Epigenetics is, in fact, a broad term that encompasses (m)any alterations that induce genetic switching-ons-and-offs without changing the actual genetic template. And here’s where the complexity begins, innocuous at first, and then bewildering. For example, the most commonly studied form of epigenetic change involves attachment of methyl moieties to specific sites on the genome. Current technological capabilities allow us to examine approximately 850,000 sites on the genome where methylation can occur. It can be difficult, to say the least, to make sense of simultaneous changes at multiple sites. But 850,000 are not all. These are select locations based on our current understanding of “biologically relevant” methylation marks. In fact, methylation changes can potentially occur at close to 30 million sites on our genome. Neither do we have the capacity to examine all 30 million locations nor is it very apparent how we could interpret all that information. Needless to say that the function of most of these methylation marks is unknown.
Of course, other epigenetic changes can occur too. Changes to the manner in which DNA is packaged can alter which gene is active and which not. Further alterations can occur downstream, after the gene has produced a set of instructions for the cell: the process of carrying and fine-tuning the message can induce changes. It is not one single epigenetic change, either methylation, or packaging, or messenger induced alteration, that modifies the genetic message. Rather, multiple epigenetic changes, at disparate locations, could be engaged in a tussle to decide if the genetic switch goes on or off. Add to this menagerie the fickle nature of epigenes: epigenetic changes can be induced by many environmental factors. Epigenetic changes can occur on timescales of decades, years, hours and minutes. Epigenetic changes can show circadian rhythmicity, the internal process that regulates our sleep-wake cycle and that was discovered by the 2017 Nobel Laureates in Medicine Jeffrey C. Hall, Michael Rosbash and Michael W. Young.
These extant possibilities give a glimpse into the impressive mechanisms that control cellular function and the intricate precision this machinery is capable of achieving. Without mincing words though, it will be a nightmare to fully understand the epigenetic regulatory mechanism.
Nevertheless, the intrepid have made substantial headway and produced thrilling results. Take for example the discovery of the epigenetic clock: in 2013, Steve Horvath demonstrated that age can be accurately estimated from epigenetic changes. As of 2019, this work was extended to understand if longevity could be improved. And just a few weeks prior to writing this post, an article was published that estimated dogs’ (Labrador retrievers) age in human years, based on epigenetics.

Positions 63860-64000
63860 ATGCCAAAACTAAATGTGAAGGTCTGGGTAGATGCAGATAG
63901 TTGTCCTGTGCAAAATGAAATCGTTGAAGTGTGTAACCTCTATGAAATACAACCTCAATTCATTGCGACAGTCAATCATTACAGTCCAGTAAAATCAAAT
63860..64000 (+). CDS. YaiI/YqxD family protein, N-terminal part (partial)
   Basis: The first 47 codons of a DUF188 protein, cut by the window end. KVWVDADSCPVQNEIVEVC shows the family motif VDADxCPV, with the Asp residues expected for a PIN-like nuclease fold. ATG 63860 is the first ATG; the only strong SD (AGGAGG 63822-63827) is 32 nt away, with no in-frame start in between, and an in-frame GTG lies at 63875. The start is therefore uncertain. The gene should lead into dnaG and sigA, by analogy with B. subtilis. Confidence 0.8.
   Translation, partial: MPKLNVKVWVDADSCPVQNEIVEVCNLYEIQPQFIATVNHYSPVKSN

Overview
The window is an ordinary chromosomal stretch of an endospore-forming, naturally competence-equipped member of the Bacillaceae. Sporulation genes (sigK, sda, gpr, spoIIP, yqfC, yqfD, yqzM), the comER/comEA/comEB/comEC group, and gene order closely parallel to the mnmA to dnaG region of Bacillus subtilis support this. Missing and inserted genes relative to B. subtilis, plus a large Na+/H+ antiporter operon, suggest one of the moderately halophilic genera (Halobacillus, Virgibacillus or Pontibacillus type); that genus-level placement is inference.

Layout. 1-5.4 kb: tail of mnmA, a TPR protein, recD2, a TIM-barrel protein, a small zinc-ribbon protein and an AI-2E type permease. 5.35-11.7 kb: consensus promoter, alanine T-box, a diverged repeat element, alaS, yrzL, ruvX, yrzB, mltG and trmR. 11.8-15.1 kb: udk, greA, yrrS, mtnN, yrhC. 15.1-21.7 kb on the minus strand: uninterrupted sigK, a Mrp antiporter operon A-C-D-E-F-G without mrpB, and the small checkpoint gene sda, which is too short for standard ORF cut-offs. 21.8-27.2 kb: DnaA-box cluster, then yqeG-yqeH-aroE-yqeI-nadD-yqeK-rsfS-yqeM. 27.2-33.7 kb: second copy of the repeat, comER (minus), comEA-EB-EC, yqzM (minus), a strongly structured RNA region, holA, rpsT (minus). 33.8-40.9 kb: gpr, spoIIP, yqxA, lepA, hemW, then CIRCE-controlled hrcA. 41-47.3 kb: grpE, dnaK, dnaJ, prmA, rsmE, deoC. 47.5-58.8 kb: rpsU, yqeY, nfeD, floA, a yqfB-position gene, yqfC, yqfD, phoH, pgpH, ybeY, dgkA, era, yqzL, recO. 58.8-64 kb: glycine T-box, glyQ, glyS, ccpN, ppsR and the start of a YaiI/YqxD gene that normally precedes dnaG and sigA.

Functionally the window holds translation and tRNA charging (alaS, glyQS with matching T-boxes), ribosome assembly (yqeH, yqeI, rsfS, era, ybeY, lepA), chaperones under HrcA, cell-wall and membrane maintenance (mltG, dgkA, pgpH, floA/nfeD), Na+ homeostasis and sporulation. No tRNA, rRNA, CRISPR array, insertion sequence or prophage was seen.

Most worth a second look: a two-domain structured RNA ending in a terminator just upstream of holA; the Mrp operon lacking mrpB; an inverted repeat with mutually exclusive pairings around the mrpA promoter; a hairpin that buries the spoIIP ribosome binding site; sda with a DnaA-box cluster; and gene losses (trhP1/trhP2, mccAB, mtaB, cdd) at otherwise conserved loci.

Some years ago, I gave a talk on the epigenetic clock. This predated my own entry into epigenetic research so my understanding, and hence my talk, could be half-baked and superficial (that is, I implore you not to google it). It was around this time, hooked by epigenetics, that I chanced on the Nova PBS documentary ‘ghost in your genes’. Dramatic name and ominous music aside, the documentary gives a good overview to the subject. With a 4 star ranking on IMDB and a 5-star ranking on Amazon, the documentary shows the appeal of epigenetics. Epigenetics, despite its exasperating complexities, has much to offer in terms of ground-breaking results and henceforth hope.
To close the circle, can epigenetic changes be transmitted down several generations as suggested in the Överkalix study? Maybe or maybe not. Epigenetic marks, particularly methylation marks, were thought to be completely removed as an embryo is formed, meaning that either parent’s epigenetic patterns would not get passed on to the baby. But recent work shows that this is not always the case. So the jury is out, scientifically jousting. Can such changes be passed down not just two or three, but hundreds of generations? I hope not. Humankind has had a penchant for war and the possibility of us all carrying suboptimal epigenetic marks due to millennia of stressful experiences seems both unappeasing and far-fetched. The foregone conclusion, however, is that more work needs to be done to understand the complexities and nuances of epigenetics. The field is a goldmine awaiting prospectors as interesting questions remain to be examined. If you are intrigued, adventurous explorers are needed here.